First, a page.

The Greensboro City Council agreed with the Piedmont Triad Airport Authority and not the Greensboro Planning Department at the work session on Thursday, March 4.

Not a single councilmember spoke in favor of the Planning Department’s convoluted position on the regulations governing the Airport Overlay Districts, the area more commonly called the noise cone.

The Planning Department was insisting that in Airport Overlay District 2 – which is further away from the airport and therefore is less subject to noise from airplanes flying overhead – that potential buyers be notified of the noise issues and that buildings be constructed to reduce noise inside by 30 decibels.

But in Airport Overlay District 1 – closer to the airport with more noise from the air traffic at the airport – the Planning Department recommended that there be no requirement that potential buyers be notified of the noise issues and no requirement that buildings be constructed to mitigate the noise.

Piedmont Triad Airport Authority general counsel Bill Cooke said that the Airport Authority believed those were good requirements for Airport Overlay District 2, but even more important for Airport Overlay District 1, closer to the airport where noise is likely to be more of an issue.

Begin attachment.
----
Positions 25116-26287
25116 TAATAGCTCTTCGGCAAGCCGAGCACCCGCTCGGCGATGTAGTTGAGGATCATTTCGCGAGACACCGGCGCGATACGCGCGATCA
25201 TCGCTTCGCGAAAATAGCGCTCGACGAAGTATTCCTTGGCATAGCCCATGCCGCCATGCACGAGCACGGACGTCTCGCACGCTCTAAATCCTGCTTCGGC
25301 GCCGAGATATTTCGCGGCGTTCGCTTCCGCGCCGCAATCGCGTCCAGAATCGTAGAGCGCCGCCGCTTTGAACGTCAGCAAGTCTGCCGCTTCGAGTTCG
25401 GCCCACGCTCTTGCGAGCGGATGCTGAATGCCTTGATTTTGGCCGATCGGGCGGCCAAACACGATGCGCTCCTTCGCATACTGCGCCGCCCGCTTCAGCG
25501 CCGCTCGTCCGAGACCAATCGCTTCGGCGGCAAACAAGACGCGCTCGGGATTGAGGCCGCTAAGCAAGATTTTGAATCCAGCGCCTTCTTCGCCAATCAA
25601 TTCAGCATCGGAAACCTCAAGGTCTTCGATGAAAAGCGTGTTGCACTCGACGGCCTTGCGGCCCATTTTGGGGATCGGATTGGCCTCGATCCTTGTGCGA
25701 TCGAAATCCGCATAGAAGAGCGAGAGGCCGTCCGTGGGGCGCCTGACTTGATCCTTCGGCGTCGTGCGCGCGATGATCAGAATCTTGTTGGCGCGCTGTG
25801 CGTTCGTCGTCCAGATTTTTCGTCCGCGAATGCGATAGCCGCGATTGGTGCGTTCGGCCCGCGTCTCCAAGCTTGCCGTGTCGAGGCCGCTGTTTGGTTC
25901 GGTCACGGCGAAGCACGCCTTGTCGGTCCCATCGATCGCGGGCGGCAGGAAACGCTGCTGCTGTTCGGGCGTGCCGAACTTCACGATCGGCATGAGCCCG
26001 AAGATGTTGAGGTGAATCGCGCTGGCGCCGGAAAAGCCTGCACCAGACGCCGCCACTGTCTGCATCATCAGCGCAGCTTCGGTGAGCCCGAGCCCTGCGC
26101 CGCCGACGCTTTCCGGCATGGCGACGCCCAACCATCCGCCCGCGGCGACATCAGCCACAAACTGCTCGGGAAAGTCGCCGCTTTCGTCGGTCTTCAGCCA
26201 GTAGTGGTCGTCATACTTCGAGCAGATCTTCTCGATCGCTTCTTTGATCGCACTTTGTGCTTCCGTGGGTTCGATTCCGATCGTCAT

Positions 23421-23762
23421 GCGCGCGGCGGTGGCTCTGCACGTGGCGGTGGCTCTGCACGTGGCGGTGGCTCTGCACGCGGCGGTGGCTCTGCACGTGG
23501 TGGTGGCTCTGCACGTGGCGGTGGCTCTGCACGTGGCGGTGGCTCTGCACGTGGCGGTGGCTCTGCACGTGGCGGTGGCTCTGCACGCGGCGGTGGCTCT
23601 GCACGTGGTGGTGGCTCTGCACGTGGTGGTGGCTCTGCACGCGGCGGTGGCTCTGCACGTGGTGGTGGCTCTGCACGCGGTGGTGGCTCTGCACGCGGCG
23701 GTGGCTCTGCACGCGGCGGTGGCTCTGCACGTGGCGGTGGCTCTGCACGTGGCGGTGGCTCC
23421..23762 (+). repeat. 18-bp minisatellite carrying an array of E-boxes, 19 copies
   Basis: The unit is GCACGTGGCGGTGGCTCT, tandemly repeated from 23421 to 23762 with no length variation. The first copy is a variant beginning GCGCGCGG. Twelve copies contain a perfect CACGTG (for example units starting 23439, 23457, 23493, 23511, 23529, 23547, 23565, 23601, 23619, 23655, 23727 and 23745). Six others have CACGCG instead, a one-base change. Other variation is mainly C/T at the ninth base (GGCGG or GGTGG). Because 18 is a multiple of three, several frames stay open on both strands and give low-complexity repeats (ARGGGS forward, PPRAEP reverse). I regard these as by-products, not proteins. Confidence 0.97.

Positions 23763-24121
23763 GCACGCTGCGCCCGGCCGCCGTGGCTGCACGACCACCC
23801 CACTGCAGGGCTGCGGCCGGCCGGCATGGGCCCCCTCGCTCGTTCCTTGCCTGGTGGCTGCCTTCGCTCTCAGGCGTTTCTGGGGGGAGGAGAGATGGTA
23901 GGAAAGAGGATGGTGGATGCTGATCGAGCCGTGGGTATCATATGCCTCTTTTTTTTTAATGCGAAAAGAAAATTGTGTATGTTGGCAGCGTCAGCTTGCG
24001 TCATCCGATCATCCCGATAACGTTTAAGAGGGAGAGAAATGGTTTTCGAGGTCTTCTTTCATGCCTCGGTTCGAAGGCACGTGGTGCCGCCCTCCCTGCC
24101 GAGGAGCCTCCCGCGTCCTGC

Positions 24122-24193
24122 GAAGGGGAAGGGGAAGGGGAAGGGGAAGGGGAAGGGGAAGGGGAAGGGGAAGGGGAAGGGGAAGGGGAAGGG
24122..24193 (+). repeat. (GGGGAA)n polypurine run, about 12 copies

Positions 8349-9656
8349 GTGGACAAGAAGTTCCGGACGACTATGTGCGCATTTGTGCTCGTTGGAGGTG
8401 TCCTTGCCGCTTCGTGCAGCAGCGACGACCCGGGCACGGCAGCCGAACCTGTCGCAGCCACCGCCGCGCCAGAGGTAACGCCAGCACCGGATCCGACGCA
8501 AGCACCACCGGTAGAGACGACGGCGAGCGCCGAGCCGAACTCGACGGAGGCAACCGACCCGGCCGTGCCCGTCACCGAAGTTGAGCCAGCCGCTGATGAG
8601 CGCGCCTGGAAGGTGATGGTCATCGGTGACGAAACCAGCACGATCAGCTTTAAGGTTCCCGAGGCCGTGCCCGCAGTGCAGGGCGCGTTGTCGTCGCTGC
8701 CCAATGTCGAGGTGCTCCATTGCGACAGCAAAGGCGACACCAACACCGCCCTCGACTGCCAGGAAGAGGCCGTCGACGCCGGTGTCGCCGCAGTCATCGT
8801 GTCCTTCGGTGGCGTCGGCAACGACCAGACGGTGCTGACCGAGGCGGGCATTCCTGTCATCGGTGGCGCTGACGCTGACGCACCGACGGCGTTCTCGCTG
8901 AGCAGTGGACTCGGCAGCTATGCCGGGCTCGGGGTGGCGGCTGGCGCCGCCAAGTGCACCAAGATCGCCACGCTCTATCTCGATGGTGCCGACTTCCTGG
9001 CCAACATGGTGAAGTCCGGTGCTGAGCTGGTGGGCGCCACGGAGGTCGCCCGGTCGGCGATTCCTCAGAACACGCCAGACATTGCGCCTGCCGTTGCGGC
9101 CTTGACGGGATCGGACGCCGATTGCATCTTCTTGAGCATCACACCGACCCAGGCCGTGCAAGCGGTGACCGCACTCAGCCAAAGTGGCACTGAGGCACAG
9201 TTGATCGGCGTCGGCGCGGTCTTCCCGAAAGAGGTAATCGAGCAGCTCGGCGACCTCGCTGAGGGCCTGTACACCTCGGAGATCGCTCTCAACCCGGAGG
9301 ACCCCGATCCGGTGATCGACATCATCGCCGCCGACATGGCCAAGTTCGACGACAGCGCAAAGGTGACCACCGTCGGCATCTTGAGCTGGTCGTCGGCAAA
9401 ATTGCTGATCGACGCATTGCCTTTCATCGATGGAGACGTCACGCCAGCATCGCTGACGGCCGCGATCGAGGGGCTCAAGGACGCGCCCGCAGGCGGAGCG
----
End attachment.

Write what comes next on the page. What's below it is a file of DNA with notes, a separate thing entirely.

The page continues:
Steve Galanti, from the Greensboro Planning Department, explained that the reason the Planning Department was recommending that the notification and construction noise mitigation regulations should not apply in Airport Overlay District 1 is that if a building in that area suffered damage of over 50 percent, it would have to be built back to the new standards with noise mitigation, not the standards to which it had originally been built.

Tom Terrell, an attorney with Fox Rothschild representing the Airport Authority, said that a house with any age on it could not be built back to the same standards anyway because the regulations governing construction change over time.

He noted that if this hypothetical building in Airport Overlay District 1 was destroyed by fire, it would have to built back under the current building code, not the building code in place when it was originally constructed regardless of the Airport Overlay District.

After the presentations the City Council, rather than discuss the merits of the two plans, immediately began discussing how to implement the plan favored by the Airport Authority.

 In the midst of that discussion, Councilmember Sharon Hightower said, “I think all people need notification and I think houses ought to be protected from sound and noise.”

Councilmembers Tammi Thurm, Michelle Kennedy and Nancy Hoffmann and Mayor Nancy Vaughan all said they agreed.  No one spoke in favor the Planning Department’s recommendation.

The public hearings that were held on the proposed changes to the Airport Overlay Districts were held on the Planning Department recommendation.  Now that the City Council has backed the more sensible changes proposed by the Airport Authority, the plan will have to go back to the Zoning Commission and then to the City Council either in May or June.